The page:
Renovations at Western Fair District (WFD) were undertaken last year to clear the way — literally — for creation of an outdoor concert venue, which officials say will change London’s entertainment future.
WFD announced on March 24 it had entered into a multi-year partnership with concert promoter Live Nation to bring significant concert events to the Forest City. The first of those concerts — the first of many according to WFD officials — will be veteran rockers Van Halen, who will take the stage in London on Wednesday, Aug. 5, along with special guest the Kenny Wayne Shepherd Band.
In a statement on the WFD website, it's said the deal with Live Nation will strengthen ties to London the promoter already has through Budweiser Gardens.
In the same statement, Brian Ohl, Global Spectrum regional vice-president and Budweiser Gardens’ general manager, praised the new arrangement.
“An outdoor concert and festival venue provides a great complement to the region’s music market and is exactly what southwestern Ontario and the city’s music scene needs.”
There are few people in London who understand Ohl’s position like John Winston, general manager of Tourism London.
Winston praised WFD for making such a “significant enhancement” to its entertainment resources. He added it was a “shrewd strategic move” to not only utilize WFD’s existing infrastructure, but to also help establish London as a music culture destination.
“I think it is a very smart, strategic move, utilizing a part of the facility they wouldn’t use in the summertime anyway,” Winston said. “So bring two or three of these things every summer and it creates, in my view, a very vibrant, cultural activity for the city, brings in fresh money, and enhances the use of existing facilities.
As to just how great an impact the WFD/Live Nation partnership could have, Winston pointed to the 2013 concert by alternative rock superstars Pearl Jam.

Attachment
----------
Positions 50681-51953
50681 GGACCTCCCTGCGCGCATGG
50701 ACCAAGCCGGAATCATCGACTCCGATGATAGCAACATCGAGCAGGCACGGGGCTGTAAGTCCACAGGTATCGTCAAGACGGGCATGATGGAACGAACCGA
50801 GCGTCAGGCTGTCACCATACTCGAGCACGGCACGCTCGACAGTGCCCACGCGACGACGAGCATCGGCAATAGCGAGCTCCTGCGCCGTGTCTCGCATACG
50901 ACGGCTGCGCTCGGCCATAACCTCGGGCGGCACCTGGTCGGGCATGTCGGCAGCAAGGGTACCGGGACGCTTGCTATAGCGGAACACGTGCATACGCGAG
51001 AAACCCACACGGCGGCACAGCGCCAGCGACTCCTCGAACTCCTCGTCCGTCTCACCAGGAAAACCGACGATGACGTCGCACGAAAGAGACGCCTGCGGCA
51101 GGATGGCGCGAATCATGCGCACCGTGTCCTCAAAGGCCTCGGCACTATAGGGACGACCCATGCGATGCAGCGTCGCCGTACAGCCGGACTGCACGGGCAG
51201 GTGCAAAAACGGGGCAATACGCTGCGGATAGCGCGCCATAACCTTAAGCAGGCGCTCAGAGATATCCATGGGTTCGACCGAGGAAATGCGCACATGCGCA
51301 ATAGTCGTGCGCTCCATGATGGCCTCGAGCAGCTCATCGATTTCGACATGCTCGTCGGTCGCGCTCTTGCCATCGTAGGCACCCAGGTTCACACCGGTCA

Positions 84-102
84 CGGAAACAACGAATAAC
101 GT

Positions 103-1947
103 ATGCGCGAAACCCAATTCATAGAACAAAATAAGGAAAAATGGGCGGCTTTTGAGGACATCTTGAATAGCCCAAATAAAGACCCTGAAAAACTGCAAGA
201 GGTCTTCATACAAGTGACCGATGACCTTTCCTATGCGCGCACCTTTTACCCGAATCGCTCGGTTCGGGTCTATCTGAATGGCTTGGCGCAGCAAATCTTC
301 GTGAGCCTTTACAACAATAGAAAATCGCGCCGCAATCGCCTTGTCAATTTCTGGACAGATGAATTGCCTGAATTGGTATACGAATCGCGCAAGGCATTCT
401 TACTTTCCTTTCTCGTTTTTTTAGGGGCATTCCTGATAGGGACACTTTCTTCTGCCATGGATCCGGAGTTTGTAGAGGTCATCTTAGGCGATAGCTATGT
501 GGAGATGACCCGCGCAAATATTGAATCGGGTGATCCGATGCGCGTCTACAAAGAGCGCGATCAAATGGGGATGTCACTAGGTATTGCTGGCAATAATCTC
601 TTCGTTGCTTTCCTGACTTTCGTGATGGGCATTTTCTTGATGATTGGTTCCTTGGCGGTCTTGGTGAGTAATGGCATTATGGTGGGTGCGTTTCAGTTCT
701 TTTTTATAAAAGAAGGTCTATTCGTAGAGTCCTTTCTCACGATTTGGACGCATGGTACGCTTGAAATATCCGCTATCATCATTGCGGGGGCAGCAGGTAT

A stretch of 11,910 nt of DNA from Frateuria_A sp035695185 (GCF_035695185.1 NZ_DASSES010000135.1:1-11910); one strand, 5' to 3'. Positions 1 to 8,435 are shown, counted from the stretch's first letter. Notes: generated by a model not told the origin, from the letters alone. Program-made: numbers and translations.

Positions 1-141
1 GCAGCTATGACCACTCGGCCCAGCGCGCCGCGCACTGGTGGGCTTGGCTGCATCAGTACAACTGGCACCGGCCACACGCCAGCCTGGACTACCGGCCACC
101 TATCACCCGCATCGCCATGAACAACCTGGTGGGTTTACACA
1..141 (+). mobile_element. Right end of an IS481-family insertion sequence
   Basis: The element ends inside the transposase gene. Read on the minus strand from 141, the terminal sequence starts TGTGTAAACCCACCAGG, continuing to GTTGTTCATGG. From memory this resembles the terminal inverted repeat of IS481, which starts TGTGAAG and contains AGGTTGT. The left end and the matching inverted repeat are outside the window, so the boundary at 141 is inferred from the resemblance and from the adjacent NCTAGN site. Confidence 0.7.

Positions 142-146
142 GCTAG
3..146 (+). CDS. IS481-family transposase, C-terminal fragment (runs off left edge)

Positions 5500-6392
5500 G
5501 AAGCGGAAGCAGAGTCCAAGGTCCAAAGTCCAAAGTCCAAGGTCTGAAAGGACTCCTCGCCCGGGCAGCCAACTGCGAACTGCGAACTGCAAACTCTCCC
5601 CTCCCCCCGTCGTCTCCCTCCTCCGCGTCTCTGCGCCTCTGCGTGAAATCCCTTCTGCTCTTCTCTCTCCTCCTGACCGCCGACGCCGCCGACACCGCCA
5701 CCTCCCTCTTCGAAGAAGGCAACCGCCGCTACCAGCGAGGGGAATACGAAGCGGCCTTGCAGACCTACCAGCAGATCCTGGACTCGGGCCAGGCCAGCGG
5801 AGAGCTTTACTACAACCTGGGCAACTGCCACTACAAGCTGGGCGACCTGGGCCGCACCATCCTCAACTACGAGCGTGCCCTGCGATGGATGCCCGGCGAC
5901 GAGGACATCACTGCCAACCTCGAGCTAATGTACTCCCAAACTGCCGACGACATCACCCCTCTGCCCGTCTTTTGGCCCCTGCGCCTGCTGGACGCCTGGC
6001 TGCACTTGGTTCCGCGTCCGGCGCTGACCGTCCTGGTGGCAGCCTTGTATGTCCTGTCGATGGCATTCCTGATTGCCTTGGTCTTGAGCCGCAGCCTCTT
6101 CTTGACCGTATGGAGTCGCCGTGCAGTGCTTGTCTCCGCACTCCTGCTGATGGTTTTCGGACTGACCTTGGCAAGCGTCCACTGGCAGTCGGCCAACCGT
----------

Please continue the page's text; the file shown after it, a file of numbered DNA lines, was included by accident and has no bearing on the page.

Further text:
That concert, Winston said, saw the city’s 4,000 hotel rooms booked solid both the night before and the night after band’s performance.
When top level artists like that are brought into the city, which Winston said will be WFD’s goal given the size of its facility, it fills a significant vacancy in London’s entertainment landscape.
“I don’t think 10,000 to 15,000 seats competes with the Bud Gardens, it doesn’t compete with Brad Jones’ activities. But what it does is bring another level of entertainment value,” Winston said. “The music tourist spends twice as many dollars as the non-music tourists. So what we are trying to do is work diligently at establishing London as a destination for commercial music.”
Attracting “upper-tier entertainment” is something Winston said London promoters have traditionally not been particularly successful in achieving.
Bud Gardens, Winston said, has tried to get some “really top acts,” but hasn’t been able to because the facility doesn’t warrant the kind of investment needed to bring in a top act. To do so, Winston said, would result in ticket prices in the $200-$300 range.
Winston said Tourism London officials have been part of WFD’s discussions “for quite a while,” and everyone loved the idea from the start.
In particular, he praised the partnership with Live Nation as a game changer for the district.
“The key to this is the partnering with Live Nation, which is the premier booking agency in North America, if not the world,” Winston said. “They have the leverage. Look at Van Halen; there are only two bookings in Ontario. One is in Toronto and one is in London.”
Actually, London and Toronto are the only two cities in Canada on the Van Halen schedule.
Tickets for the London show go on sale April 4 at 10 a.m. via www.ticketmaster.ca and www.livenation.com.